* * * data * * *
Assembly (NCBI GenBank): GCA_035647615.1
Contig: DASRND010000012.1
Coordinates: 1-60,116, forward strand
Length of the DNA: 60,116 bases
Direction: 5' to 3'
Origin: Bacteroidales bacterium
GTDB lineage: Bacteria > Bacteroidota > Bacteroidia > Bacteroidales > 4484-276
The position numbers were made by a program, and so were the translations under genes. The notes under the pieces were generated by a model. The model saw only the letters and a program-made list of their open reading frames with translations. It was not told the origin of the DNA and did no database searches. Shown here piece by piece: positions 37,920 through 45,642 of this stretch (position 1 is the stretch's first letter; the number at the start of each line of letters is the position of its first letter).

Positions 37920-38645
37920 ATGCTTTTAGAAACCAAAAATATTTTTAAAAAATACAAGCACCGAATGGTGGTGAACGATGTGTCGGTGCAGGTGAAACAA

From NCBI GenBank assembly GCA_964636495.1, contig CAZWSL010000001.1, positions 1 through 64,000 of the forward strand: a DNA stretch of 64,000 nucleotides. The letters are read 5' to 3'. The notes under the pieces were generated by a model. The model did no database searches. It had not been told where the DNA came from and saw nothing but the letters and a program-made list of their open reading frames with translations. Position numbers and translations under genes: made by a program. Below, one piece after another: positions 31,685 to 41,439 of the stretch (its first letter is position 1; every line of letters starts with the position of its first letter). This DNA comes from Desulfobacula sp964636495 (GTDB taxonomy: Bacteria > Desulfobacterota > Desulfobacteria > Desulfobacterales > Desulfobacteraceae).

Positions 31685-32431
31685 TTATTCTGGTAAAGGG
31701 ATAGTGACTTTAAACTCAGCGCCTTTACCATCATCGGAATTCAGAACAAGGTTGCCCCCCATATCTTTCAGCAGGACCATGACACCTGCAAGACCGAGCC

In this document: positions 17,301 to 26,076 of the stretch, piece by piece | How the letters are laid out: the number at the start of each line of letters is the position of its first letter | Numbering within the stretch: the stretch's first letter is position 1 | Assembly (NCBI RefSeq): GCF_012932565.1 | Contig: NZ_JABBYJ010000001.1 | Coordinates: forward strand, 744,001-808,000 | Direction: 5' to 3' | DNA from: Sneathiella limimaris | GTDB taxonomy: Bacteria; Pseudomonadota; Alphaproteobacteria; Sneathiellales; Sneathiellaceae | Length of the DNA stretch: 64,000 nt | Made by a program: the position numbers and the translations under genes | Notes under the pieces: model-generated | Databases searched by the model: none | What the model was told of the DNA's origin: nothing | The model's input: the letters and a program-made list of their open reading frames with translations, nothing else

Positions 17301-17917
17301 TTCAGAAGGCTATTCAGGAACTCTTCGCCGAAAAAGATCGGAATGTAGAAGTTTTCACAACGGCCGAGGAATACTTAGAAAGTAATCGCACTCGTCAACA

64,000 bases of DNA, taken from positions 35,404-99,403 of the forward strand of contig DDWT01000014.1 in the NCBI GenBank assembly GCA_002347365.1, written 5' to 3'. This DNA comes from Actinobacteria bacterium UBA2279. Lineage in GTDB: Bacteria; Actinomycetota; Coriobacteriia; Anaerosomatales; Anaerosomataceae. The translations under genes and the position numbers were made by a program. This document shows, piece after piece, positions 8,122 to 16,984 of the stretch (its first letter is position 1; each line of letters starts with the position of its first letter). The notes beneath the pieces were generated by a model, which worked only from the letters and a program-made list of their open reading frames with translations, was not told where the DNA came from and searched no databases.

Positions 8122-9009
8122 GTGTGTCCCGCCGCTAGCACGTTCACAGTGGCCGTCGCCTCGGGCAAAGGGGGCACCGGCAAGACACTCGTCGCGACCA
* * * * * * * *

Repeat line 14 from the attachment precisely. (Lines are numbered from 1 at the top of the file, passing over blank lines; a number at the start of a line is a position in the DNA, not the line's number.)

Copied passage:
31701 ATAGTGACTTTAAACTCAGCGCCTTTACCATCATCGGAATTCAGAACAAGGTTGCCCCCCATATCTTTCAGCAGGACCATGACACCTGCAAGACCGAGCC